Long has it been a challenge for small businesses when it comes to CRMs and managing customers via data. Free CRMs are not much better than a spreadsheet and, as soon as you want greater functionality, the costs spiral to beyond what most SMEs can justify. Maybe there's an answer.
Legal Discplaimer: This is my personal opinion. If I mention your CRM below and you don't like what I have to say, then I am sorry. But I am just saying it how I see it.
A few years back, I was asked to look into CRMs for a couple of customers. I spent days on it. Signing up to various CRMs and having a play.
There are so many CRMs. And there is, quite frankly, so much BS when it comes to CRMs. They all seem to promise the world. Claiming that marketing will a breeze. Everything will just flow. Data will be seamless. Everything will be effortless. Sales will just tumble into your laps. All at the click of a magic button.
Sadly, that is NOT the case. At all. Sadly, most CRMs are simply dreadful. Or 'average' at best.
The first killer problem for me is that they seem to all have one (or multiple) deliberately restricted 'feature' that costs massively extra to have. This is how I see it:
It's what I call a faux pricing model. There is almost no addtional cost for a CRM provider to have 2000 contacts or 10,000 contacts... but the price rockets.
And, because CRMs are usually just 'clean data' - i.e. hardly any images, video or big documents, there is almost no additional hosting costs for additioanl activity. But the price rockets.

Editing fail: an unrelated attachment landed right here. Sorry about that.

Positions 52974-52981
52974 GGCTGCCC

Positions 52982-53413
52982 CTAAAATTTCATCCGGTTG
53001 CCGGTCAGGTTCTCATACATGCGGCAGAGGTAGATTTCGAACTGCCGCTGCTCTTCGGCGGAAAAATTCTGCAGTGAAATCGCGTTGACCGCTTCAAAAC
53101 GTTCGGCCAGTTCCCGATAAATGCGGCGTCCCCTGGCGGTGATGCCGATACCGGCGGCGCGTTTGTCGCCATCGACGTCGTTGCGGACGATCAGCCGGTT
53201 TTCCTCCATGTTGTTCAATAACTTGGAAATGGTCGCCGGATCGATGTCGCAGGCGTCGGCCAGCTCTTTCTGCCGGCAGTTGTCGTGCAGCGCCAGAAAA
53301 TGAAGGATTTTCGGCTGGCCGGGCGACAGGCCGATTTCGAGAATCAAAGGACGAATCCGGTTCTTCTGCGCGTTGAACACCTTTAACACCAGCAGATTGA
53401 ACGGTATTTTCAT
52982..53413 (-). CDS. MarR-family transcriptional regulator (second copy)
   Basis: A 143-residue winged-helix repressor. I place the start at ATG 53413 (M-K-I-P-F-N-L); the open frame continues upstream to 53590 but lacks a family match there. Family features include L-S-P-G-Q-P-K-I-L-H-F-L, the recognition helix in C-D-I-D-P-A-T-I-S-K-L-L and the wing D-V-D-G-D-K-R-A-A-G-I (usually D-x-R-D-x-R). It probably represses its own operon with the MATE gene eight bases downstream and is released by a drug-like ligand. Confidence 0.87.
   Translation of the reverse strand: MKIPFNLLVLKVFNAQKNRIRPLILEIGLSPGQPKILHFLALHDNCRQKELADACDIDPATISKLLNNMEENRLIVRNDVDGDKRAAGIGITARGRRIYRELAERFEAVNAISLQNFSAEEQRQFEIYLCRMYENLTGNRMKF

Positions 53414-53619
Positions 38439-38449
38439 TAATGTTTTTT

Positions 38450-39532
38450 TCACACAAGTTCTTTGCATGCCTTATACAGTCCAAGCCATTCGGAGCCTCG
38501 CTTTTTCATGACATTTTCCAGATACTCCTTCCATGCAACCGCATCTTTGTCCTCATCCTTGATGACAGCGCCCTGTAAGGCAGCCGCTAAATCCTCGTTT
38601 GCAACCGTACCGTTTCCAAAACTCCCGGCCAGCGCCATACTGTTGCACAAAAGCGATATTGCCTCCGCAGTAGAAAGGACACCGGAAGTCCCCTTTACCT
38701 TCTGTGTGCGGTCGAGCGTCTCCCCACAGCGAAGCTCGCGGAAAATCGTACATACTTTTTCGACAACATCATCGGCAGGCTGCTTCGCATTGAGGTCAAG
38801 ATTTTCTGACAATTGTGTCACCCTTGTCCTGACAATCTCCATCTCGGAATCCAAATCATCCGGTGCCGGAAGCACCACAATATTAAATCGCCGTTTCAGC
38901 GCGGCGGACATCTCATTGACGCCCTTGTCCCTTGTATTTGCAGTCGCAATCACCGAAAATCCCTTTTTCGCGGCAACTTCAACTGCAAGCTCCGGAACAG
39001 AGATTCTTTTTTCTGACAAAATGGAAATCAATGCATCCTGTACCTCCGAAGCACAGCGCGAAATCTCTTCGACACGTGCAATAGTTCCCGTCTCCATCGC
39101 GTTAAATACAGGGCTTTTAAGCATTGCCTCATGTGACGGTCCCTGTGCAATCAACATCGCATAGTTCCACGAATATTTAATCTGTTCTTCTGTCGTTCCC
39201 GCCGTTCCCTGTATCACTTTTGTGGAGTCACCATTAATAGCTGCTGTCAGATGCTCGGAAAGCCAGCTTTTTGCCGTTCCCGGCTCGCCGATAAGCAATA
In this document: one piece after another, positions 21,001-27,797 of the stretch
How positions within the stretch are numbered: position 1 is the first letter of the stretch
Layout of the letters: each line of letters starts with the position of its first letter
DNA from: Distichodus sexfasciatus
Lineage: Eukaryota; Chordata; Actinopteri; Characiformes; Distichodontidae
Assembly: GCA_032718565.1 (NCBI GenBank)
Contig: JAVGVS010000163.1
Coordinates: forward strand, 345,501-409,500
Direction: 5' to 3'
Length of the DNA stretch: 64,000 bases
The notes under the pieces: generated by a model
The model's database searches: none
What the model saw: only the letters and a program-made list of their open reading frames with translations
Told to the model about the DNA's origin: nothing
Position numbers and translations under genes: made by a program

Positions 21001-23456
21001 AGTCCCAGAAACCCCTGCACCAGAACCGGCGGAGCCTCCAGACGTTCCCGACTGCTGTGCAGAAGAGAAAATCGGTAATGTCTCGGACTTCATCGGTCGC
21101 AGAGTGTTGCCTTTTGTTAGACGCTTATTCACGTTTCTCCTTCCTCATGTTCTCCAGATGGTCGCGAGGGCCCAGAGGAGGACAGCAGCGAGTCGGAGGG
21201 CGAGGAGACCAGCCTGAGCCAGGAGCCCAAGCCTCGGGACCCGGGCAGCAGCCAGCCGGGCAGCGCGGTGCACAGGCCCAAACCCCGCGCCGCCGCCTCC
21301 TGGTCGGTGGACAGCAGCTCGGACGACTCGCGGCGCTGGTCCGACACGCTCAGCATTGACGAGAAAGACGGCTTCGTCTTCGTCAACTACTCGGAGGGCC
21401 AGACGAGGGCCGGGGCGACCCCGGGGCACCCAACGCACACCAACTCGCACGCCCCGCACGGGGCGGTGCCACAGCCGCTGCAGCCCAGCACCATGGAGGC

It's a fake pricing structure. And it goes from Free to hundreds (yes hundreds!) of dollars per user per month rather rapidly. This seems to be the standard model.
And, this is, in my opinion, appallingly structured for Microbusinesses. I haven't met a single microbusiness that can afford $400 per user per month for a CRM.
Now, don't get me wrong, there are some great CRMs. But they often do one thing REALLY well. And everything else is a bit ummmm 'not so good'. For example, SendInBlue is brilliant. But, the CRM is so basic it's almost a waste of time. And, I really like ActiveCampaign. It's also very email focussed and, what happens is that you really need the "Plus" account to do anything properly CRM focussed. And, then you realise that you need about 2500 contacts and.... Boom it's $125.00 per month. Which, to be fair, is damn good compared to a lot of other "bigger name" CRMs. And you get 25 Users for that too. Yay! Hence why I like ActiveCampaign. It's a good middle ground and it does some awesome tagging stuff too. But it's still not an all round success or immediately affordable for 'the little guy'.
Open source CRMs. Oh yes. Well, I wont waste too much time here. Because my opinion is, if you want to have it all, you have to use Open Source. Yep... get hold of SuiteCRM and join it to your Mailgun email account and away you go. It's fully configurable. You can build and code on top of it. What's not to love. Well, a lot. It's built like an elephant. A dead elephant. Of course, you need someone techy to install it on some hosting. It requires "very good" hosting. It requires you to understand CRON jobs and PHP configurations and it's tech support is a bunch of stroppy code-snobs who berrate you if you ask a basic question. No my friends, SuiteCRM (or SugarCRM or vTiger CRM) are NOT the way to go.